Connor Gaarder of Univeristy of North Dakota celebrates a goal at the Frozen Four. (Richard T Gagnon/Getty Images)
Even without the Fighting Sioux nickname, the University of North Dakota could potentially face sanctions should fans continue to chant the former moniker. An NCAA spokesperson gave the school a reminder that schools can be held accountable for fans' actions should an opposing team complain about the fans’ conduct.
The University of North Dakota has dropped the Fighting Sioux nickname, but fans of the school’s team haven’t been as quick to adopt the practice which could result in sanctions against the school.
According to the Grand Forks Herald, the NCAA has told the school that were a competing team to issue a complaint about fans continuing the use of ‘Fighting Sioux’ or ‘Sioux’ in chants — such as the anthem ending, “and the home of the Sioux!” — the NCAA could potentially sanction the athletic teams.
"Schools can be held accountable for their fans' actions/behavior at school events," said Gail Dent, the NCAA’s associate director of public and media relations, in an email to the Herald. "Schools have also found ways to proactively deliver public address announcements and other forms of written and verbal messaging to their fan/alumni/student base to deter various types of behavior.”
UND dropped the Fighting Sioux nickname three seasons ago, yet the imagery and chants are still prevalent at sporting events. It’s clear that fans have an affinity for the name, as during the submission process for a new, fan-selected nickname, Fighting Sioux was submitted roughly 5,000 times.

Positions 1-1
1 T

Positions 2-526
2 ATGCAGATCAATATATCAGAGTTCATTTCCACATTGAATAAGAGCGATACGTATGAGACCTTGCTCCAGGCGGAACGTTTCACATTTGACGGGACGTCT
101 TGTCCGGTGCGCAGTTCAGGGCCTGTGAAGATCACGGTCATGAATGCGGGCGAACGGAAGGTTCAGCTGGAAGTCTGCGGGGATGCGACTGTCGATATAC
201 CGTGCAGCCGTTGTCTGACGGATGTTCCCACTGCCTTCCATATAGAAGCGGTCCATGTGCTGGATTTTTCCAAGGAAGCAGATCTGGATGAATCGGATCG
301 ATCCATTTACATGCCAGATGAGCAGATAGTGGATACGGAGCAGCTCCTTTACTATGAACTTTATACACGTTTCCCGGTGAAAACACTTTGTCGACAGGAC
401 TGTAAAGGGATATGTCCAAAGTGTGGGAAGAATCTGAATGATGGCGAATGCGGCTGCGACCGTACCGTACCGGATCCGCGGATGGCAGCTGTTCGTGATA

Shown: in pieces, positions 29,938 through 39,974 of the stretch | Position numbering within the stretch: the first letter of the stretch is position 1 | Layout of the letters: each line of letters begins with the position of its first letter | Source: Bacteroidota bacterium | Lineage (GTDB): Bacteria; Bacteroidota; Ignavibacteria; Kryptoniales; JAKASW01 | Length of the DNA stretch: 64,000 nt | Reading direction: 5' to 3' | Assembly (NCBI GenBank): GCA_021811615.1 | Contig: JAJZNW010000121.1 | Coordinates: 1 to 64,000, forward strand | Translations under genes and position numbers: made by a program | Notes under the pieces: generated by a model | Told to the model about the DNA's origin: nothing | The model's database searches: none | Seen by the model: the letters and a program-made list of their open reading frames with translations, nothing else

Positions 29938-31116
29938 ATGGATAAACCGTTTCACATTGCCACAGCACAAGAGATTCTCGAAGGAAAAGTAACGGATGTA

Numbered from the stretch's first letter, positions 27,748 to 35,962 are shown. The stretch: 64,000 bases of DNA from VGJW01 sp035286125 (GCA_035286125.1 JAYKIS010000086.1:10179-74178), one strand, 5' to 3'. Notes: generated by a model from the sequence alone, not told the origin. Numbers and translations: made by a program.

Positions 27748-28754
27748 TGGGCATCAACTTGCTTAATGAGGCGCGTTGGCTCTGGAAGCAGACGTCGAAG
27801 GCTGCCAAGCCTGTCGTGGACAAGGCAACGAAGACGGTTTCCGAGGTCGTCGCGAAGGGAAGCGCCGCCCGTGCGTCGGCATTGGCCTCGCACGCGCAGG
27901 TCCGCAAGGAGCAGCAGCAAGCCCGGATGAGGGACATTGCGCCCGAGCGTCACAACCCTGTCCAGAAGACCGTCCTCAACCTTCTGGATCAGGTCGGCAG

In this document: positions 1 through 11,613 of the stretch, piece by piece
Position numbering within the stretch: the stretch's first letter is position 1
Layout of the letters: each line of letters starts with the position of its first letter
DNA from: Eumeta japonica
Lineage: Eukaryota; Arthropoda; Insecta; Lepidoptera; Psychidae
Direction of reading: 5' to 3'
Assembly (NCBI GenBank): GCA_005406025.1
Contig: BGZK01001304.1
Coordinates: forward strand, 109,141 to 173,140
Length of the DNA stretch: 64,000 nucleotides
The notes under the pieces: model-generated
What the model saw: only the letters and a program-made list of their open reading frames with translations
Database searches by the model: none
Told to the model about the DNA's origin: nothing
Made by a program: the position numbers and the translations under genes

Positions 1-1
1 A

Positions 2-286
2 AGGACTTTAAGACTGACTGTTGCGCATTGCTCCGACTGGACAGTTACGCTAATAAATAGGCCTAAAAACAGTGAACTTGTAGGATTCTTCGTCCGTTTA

Even with a new name, the difficulty will be having fans adopt the moniker and new school mascot as much as they embraced Fighting Sioux and having the new name overtake the old. UND spokesman Peter Johnson told the Herald that the school doesn’t want to tell fans what they can and cannot say at games or wear to the arena.
"The president has said pretty consistently that people can certainly wear what they want to wear and say what they want to say within the bounds of, well, the kinds of things you can say," Johnson told the Herald.
It isn’t certain that if the chants were to continue that there would be sanctions, only the possibility that the NCAA could impose them were it deemed necessary. Johnson described the warning to the Herald as, “a friendly word.”
The school has been undergoing to process of adopting a new nickname with the list of potential monikers whittled down to five: Fighting Hawks, North Stars, Nodaks, Roughriders and Sundogs. UND president Robert Kelley has also suggested the no nickname option — the school has gone without a team name for the past three seasons — could be reconsidered after a public backlash with regards to it not being included in the final five suggested names.
“I believe it is in the best interest of the University to have a new nickname – something that will go along with continuing to be ‘North Dakota’ — just as other major universities have nicknames,” Kelley said at the time.
The vote on a new nickname won’t take place until the fall, and Johnson told the Herald the school will work at having the new moniker accepted by the school and the athletic teams’ fans.